THE EDGE OF MARRIAGE
I didn’t read the nine stories in Hester Kaplan’s The Edge of Marriage so much as I experienced them – which is, in my opinion, the best thing you can say about a book. Sentence by sentence the prose is distinctive, assured, and wise (“Children grow when they sleep, but old people evaporate at night, they float toward the ceiling in little wisps, and every day there’s a lot less”;), but it is in the characters and their conflicts that this collection shines.
The stories’ circumstances are emotionally complex and ordinary at the same time, so that inhabiting them feels at once familiar and fresh; it’s easy to imagine our way in, but once we get there, we find ourselves exploring new psychic territory by virtue of Kaplan’s gift for describing the storm in a singular soul. The owner of a seaside resort trying to restore the place after a hurricane manages to attract a full house, then has to decide what to do when some complain that a guest visibly ill with AIDS is ruining their vacation. A man trying to protect his grown son lies to cover the son’s crime, but finds it compromises his relationship with his wife. A woman whose husband has been incapacitated in a car accident struggles with her decision to leave a man she no longer loves, but who can no longer take care of himself.
Kaplan is equally adept at portraying male and female perspectives; in fact, more than half of the collection’s nine stories are told by men, mostly in the context of marriage and fatherhood. In the poignant “From Where We’ve Fallen,” the narrator Davis violates his own moral code by implicating one of his employees, a young woman he likes and wants to protect, in a theft he knows his son committed. Then he fires the employee. Learning the truth, his wife says to Davis, “What a hateful thing you’ve done. What’s happened to you?” and she insists that for their own sake, he must tell their son to leave for good. “When I woke him,” Davis tells us, “I said the words, that he had to go and couldn’t come back, but I didn’t mean them. I didn’t even believe them.”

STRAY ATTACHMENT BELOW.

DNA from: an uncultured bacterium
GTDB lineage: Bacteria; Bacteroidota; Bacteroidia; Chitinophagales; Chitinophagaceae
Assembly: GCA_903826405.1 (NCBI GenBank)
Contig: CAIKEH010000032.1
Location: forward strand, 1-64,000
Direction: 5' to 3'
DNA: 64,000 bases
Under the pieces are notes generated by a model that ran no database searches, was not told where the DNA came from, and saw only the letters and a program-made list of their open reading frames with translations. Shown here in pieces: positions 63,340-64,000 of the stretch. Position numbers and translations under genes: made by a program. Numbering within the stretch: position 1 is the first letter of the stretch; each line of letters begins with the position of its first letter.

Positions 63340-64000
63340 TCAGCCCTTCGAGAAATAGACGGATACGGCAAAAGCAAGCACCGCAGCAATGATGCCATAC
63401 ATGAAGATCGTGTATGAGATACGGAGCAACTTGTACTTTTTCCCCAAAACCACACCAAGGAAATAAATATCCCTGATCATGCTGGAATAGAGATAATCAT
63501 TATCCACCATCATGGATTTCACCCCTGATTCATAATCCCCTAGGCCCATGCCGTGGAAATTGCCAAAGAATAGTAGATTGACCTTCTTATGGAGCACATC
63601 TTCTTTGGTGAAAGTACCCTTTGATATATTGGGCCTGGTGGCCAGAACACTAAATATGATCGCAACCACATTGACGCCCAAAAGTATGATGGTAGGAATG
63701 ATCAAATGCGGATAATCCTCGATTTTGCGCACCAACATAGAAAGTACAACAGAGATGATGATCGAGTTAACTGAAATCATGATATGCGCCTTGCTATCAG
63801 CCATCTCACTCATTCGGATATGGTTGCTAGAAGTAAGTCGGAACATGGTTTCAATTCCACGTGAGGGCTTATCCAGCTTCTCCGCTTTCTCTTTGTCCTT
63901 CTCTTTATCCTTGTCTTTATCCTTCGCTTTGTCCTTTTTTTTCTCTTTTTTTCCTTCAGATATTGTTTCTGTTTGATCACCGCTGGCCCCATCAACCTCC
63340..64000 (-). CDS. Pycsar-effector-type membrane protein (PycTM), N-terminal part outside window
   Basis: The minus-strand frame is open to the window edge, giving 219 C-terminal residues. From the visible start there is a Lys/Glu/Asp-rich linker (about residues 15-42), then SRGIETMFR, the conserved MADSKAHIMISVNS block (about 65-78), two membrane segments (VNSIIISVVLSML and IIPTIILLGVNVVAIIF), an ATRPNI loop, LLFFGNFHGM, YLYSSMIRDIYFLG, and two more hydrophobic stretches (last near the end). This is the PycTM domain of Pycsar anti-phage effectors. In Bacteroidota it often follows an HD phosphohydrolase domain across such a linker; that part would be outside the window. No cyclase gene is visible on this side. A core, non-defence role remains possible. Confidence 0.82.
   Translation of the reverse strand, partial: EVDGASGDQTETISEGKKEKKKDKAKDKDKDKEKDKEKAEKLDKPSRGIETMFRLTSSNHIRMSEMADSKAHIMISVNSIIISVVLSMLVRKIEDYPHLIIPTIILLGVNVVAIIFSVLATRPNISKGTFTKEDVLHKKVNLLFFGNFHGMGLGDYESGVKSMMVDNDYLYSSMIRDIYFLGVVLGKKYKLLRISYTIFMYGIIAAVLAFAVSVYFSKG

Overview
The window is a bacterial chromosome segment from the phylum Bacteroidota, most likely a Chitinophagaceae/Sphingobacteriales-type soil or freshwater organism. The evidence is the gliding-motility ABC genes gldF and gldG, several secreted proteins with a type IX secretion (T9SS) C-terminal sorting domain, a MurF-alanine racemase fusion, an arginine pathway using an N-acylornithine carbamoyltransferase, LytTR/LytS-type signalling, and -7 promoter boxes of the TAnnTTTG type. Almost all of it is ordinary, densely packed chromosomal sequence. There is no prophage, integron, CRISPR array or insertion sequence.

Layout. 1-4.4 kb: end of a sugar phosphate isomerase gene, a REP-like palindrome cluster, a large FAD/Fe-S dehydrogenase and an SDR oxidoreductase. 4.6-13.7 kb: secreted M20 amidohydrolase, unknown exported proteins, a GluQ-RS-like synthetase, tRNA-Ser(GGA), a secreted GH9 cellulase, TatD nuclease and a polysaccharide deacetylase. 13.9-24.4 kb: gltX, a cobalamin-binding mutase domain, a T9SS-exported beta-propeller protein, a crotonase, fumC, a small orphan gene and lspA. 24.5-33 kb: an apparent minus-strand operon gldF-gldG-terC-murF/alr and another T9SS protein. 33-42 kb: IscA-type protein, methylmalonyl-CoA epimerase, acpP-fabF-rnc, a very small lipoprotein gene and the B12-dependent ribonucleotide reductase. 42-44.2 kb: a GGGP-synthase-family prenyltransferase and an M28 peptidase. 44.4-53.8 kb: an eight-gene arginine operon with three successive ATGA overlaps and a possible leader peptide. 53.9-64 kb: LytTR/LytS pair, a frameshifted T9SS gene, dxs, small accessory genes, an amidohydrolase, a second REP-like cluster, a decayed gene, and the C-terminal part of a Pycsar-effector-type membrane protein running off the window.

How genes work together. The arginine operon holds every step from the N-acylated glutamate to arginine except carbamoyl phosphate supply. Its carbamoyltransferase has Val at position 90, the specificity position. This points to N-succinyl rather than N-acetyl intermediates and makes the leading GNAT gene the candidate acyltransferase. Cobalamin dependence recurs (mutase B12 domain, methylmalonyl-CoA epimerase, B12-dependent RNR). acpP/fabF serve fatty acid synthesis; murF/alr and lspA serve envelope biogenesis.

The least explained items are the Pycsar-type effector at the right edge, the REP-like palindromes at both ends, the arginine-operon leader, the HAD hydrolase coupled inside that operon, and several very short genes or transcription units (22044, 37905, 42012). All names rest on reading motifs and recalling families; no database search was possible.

In the quietly moving “Goodwill,” a woman complies with her father’s request to sort out her deceased mother’s belongings and remove them from her parents’ bedroom. “There’s no way of knowing what a woman owns until she’s dead,” the narrator observes. “Until it’s time to clean out her closets and drawers to make room for something else, there’s no way of knowing what she needed, and wanted, to hide.”
These are just a couple of examples of Kaplan’s skill, displayed abundantly throughout the book, at using simple language to portray complicated emotions. We never see the author’s hand, but her heart is all over the page.
She also shows a keen instinct for how and when to mix in a little humor with her drama. In the final compelling story “Live Life King Sized,” the resort owner Kip – who spends his days trying to balance his respect for Henry Blaze, who has come to the island to die, with the delicate obligation not to disgust his other paying guests – finds himself trying to justify his situation to his mother when she tells him, “I hear you’re running a leper colony down there.”
“Yes, a leper colony,” Kip replies. “We got body parts all over the place, but we can fit fifteen people in one bed.” Moments like these are what elevate Hester Kaplan’s fiction to real life: she makes us laugh and ache at the same time, and even though it may not feel comfortable in the moment, we are thoroughly grateful for both.
Jessica Treadway is the author of PLEASE COME BACK TO ME (2010). She is an associate professor in the Department of Writing, Literature and Publishing at Emerson College in Boston. She is the author of Absent Without Leave and Other Stories, winner of the John C. Zacharis First Book Award, and a novel, And Give You Peace.